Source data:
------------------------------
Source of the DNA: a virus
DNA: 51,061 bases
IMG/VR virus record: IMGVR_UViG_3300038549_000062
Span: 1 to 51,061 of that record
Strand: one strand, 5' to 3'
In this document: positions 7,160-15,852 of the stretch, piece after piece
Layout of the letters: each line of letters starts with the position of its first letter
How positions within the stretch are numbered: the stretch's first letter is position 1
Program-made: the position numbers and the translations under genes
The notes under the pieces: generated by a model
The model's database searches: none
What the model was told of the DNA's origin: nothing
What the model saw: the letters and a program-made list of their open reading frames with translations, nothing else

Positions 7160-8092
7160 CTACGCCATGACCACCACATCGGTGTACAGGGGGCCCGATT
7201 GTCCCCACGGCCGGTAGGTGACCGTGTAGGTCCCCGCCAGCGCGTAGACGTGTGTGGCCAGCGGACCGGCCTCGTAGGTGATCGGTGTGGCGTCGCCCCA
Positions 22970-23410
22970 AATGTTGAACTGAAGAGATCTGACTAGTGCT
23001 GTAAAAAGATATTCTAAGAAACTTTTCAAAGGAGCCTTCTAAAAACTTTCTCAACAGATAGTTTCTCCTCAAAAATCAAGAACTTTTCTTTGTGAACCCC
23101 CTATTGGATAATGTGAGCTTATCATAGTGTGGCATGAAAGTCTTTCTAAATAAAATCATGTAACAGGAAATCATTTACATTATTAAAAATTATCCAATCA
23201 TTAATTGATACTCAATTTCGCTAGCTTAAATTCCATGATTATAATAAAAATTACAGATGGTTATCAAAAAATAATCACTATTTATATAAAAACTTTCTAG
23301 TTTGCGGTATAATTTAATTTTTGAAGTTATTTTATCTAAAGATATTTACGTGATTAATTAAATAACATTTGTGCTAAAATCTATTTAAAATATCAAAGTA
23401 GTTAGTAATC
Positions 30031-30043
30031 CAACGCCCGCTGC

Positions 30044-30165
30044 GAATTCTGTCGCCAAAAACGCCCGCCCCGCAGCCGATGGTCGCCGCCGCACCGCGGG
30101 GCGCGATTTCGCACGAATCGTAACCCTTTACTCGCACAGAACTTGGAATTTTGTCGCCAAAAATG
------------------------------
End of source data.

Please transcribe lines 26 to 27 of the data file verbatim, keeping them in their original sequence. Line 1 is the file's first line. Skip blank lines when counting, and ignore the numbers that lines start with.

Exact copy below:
Positions 30044-30165
30044 GAATTCTGTCGCCAAAAACGCCCGCCCCGCAGCCGATGGTCGCCGCCGCACCGCGGG